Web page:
Endowed bequest. This bequest allows you to restrict the principal of your gift, requiring us to hold the funds permanently and use only the investment income they generate. Creating an endowment in this manner means that your gift can continue giving indefinitely.

Charitable Gift Annuity

The concept of the charitable gift annuity in America dates back to the 1870s, when a parishioner first donated a valuable asset to the church in exchange for a flow of income. Today, the concept includes valuable tax benefits for donors.

Charitable Remainder Trust

What are your plans for the future? While there is no single way to achieve all of your personal and financial goals, there is one strategy that can meet many of your needs: a charitable remainder trust. In the right circumstances, this plan can increase your income, reduce your taxes, unlock appreciated investments, rid you of investment worries and ultimately provide very important support.

Charitable Lead Trust

If your goal is to provide an inheritance for your children, but you would also like to make a significant charitable gift through your estate, a charitable lead trust can help you satisfy both objectives.

Wealth Replacement Trust

Perhaps you would like to make a sizable contribution to Fuzzy Friends Rescue now to help meet our current needs, but you don’t want to reduce the estate you will pass to your family. The solution? Purchase life insurance.

Retained Life Estate

One of your valued possessions, your home, can become a valued gift to us even while you are still living in it, and even if you want your spouse or another loved one to live there for life. This arrangement is called a retained life estate.

Bequests

Leave your legacy by making a gift in your will to friends, family and charitable organizations. A bequest is one of the simplest ways to remember those you care about most.

Gifts of Cash

This is the simplest way to give. You can deduct a cash gift for income tax purposes in the year in which you contribute. Your cash gifts are deductible up to 50 percent of your adjusted gross income for the taxable year, but any excess is deductible over the next five years.

Gifts of Securities

The best stocks to donate are those that have increased greatly in value, particularly those producing a low yield. Even if you wish to keep said stock in your portfolio, you can give us the stock and use cash to buy the same stock through your broker. You will receive the same income tax deduction and have a new, higher basis in the stock.

Gifts of Real Estate

If you own property that is paid in full and has appreciated in value, an outright gift may be the simplest solution. You can deduct the fair market value of your gift, avoid capital gains taxes and remove that asset from your taxable estate. Transfer the deed of your home or farm to us now, and keep the right to use the property for your lifetime and that of your spouse.

Gifts of Retirement Plan Assets

Did you know that nearly half your retirement plan assets can be eaten away by taxes at your death? Learn how to preserve more of your estate for the people and organizations that matter most in your life.

Gifts of Life Insurance

You can donate a life insurance policy to us or simply name us as the beneficiary. For the gift of a paid-up policy, you will receive an income tax deduction equal to the lesser of the cash value of the policy or the total premiums paid. To qualify for the federal charitable contribution deduction on a gift of an existing policy, you must name Fuzzy Friends Rescue as owner and beneficiary.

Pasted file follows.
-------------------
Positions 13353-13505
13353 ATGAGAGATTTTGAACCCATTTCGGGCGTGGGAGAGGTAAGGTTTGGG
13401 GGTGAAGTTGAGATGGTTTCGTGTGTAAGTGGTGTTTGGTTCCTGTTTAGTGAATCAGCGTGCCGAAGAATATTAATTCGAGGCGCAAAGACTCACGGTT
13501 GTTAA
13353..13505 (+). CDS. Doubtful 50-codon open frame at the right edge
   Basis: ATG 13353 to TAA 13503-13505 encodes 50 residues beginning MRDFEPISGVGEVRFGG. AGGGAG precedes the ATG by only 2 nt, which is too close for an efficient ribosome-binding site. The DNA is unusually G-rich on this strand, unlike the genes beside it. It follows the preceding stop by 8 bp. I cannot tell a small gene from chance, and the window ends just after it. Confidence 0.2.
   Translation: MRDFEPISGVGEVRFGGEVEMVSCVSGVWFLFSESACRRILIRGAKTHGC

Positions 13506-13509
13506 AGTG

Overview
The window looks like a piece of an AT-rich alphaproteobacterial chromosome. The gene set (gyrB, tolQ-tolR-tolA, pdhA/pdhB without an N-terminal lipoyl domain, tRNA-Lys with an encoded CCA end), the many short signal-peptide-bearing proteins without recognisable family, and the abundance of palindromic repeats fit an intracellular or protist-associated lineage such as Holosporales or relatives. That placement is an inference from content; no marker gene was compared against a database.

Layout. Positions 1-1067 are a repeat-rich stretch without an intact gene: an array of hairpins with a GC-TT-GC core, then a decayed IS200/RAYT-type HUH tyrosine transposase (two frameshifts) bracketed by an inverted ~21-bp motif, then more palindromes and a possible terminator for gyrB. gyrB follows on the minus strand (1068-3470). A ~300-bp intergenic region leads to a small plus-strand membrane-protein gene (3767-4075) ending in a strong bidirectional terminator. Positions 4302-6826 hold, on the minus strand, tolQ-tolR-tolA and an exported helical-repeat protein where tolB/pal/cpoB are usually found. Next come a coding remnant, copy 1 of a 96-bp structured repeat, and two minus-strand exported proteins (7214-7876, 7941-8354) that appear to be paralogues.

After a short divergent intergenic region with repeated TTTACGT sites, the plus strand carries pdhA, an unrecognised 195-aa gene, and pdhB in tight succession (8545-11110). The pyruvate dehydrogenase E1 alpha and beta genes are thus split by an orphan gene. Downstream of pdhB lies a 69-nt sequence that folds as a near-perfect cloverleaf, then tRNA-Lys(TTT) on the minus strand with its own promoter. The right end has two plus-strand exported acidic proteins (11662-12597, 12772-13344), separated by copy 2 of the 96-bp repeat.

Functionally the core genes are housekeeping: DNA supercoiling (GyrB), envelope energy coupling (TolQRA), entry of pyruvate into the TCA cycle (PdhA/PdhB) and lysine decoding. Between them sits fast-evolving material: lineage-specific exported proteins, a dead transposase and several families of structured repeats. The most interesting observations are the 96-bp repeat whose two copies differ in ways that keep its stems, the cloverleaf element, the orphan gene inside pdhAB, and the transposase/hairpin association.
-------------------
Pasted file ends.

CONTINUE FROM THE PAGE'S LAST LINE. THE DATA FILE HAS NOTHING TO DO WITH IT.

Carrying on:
Gifts of Securities: Closely Held Stock

Closely held stock, that which is not publicly traded, can also be used as a charitable gift even if you want to maintain a control position in the stock.

Whether you want to eliminate taxes or benefit from an increased income stream, there is a gift to fit every objective. And no matter how or what you give, rest assured that you will be helping out animals that have been abused, are homeless and stray. Your gift will help those in need now and those yet to be born. The following chart details a gift vehicle for every goal. Click on chart below to download a PDF of a readable version. After determining the gift that is right for you, meet with your financial advisor or our organization to begin implementing your wishes.

Download the Gift Chart by clicking this link

To view this document, you need Adobe Acrobat. Click here to download Adobe Acrobat Reader for free

Please call us at (254) 754-9444, or e-mail us ffr1@sbcglobal.net, for further guidance.

Looking forward to what lies ahead

Those touched by the mission of Fuzzy Friend Rescue share a common legacy. With that legacy comes the opportunity—and the responsibility—to play a fundamental role in continuing Fuzzy Friends Rescue’s history of excellence, a “Hallmark of Making A Difference.”

We believe that all gifts are important. Fuzzy Friends Rescue could not operate without caring people who share our vision and our mission. We know that it is the consistent annual gifts from those who treasure the mission that remains paramount to our existence and will continue to provide the foundation of all giving.

As you review our giving opportunities, be reminded of the privilege and responsibility we have to be good stewards. When you support Fuzzy Friends Rescue, you demonstrate your commitment to a NO-KILL animal shelter that will serve the Central Texas Community and even beyond those borders.

NO ANIMAL IS TOO SMALL TO HELP!
NO GIFT IS TOO SMALL TO MAKE A DIFFERENCE!

Fuzzy Friends Rescue is a Non-Profit 503(c)(3) Organization NO-KILL animal shelter. Gifts are tax deductible to the fullest extent allowable according to the IRS Tax laws. Please consult your tax expert for specific questions. The responsibility of obtaining the substantiation of a gift lies with the donor.

Under the Omnibus Budget Reconciliation Act of 1993, a donor must obtain written substantiation of each single contribution of $250 or more in order to claim the gift as a charitable tax deduction. The substantiation must be obtained no later than the donor actually files his or her tax return in the year the donation was made. We will provide you with such statement before January 31 of the following year.

The information you have been provided in Planned Giving is to make you aware of various vehicles of helping a charitable organization. Our intentions are for you to take care of your loved ones first and then help us if you can.
Thank you to our partners whose support makes our work possible